Response: Is it the appropriate moment to
reinitiate the drafting of a legally binding international convention on
freedom of religion or belief? Law making of this nature requires a minimum consensus
and an environment that appeals to reason rather than emotions. At the same
time we are on a learning curve as the various dimensions of the Declaration
are being explored. Many academics have produced voluminous books on these
questions but more ground has to be prepared before setting up of a UN working
group on drafting a convention. In my opinion, we should not try to rush the
elaboration of a Convention on Freedom of Religion or Belief, especially not in
times of high tensions and unpreparedness. - UN Special Rapporteur on
Freedom of Religion or Belief,
Option: After forty years this may be the time, however complex and sensitive, for the United Nations Human Rights Council to appoint an Open-ended Working Group to draft a United Nations Convention on Freedom of Religion or Belief. The mandate for an Open-ended Working Group ought to assure nothing in a draft Convention will be construed as restricting or derogating from any right defined in the Universal Declaration of Human Rights, the International Covenants on Human Rights, and the 1981 UN Declaration on the Elimination of All Forms of Intolerance and of Discrimination Based on Religion or Belief.
Separation of Religion or Belief and State
Concept: Separation of Religion or Belief and State - SOROBAS. The First Preamble to the 1948 United Nations
Universal Declaration of Human Rights reads; “Whereas
recognition of the inherent
dignity and of the equal and inalienable rights of all members of the human
family is the foundation of freedom, justice and peace in the world. This concept
suggests States recalling their history, culture and constitution adopt fair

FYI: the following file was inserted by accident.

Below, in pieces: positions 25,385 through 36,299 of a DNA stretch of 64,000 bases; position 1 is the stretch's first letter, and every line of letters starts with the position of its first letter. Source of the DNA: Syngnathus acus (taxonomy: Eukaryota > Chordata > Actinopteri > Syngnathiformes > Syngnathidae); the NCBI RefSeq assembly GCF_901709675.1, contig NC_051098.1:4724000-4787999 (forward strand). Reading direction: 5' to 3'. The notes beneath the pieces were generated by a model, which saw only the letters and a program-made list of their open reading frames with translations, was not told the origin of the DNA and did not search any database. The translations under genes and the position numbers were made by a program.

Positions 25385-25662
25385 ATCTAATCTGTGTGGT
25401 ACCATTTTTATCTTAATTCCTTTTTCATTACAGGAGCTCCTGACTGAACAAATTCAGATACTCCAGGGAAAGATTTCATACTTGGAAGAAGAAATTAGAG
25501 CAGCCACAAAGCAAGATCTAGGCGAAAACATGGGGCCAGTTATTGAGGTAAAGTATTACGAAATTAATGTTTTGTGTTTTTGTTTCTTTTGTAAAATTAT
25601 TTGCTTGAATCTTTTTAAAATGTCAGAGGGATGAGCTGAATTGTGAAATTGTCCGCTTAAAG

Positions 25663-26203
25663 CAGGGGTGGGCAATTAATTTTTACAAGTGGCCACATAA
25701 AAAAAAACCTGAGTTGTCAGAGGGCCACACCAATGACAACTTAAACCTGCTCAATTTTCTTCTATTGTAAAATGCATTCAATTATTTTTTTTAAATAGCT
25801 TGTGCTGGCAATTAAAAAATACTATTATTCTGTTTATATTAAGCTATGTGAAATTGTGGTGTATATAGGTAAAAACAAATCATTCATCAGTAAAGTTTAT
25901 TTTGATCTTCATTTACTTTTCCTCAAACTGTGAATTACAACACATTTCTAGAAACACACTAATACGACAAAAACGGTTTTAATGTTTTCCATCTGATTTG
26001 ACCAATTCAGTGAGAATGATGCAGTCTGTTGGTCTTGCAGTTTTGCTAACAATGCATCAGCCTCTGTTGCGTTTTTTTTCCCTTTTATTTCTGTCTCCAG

and equal human rights protection for all religions or beliefs as described in
General Comment 22 on Article 18, International Covenant on Civil and Political
Rights, UN Human Rights Committee,
Article 18: protects theistic, non-theistic and atheistic beliefs, as well as the right not to profess any religion or belief. The terms belief and religion are to be broadly construed. Article 18 is not limited in its application to traditional religions or to religions and beliefs with international characteristics or practices analogous to those of traditional religions. The Committee therefore views with concern any tendency to discriminate against any religion or belief for any reasons, including the fact that they are newly established, or represent religious minorities that may be the subject of hostility by a predominant religious community. Article 18: permits restrictions to manifest a religion or belief only if such limitations are prescribed by law and necessary to protect public safety, order, health or morals, or the fundamental rights and freedoms of others.
International Human Rights Standards on Freedom of
Religion or Belief are used to review the actions of governments, religions or
beliefs, non-governmental organizations and civil society under constitutional
systems such as Separation of Church and State,
Dialogue: United Nations Secretary General Ban Ki Moon, at the Alliance of Civilizations Madrid Forum said; “Never in our lifetime has there been a more desperate need for constructive and committed dialogue, among individuals, among communities, among cultures, among and between nations.” A writer in another setting has said, “The warning signs are clear: unless we establish genuine dialogue within and among all kinds of belief, ranging from religious fundamentalism to secular dogmatism, the conflicts of the future will probably be even more deadly.”
International Human Rights Standards on Freedom or Religion or Belief are international law and universal codes of conduct for peaceful cooperation, respectful competition and resolution of conflicts. The standards are a platform for genuine dialogue on core principles and values within and among nations, all religions and other beliefs.
The 1981 U.N. Declaration states; “Every child shall enjoy the right to have access to education in the matter of religion or belief in accordance with the wishes of his parents, and shall not be compelled to receive teaching on religion or belief against the wishes of his parents, the best interests of the child being the guiding principle.” With International Human Rights safeguards, early childhood education is the best time to begin to build tolerance, understanding and respect for freedom of religion or belief.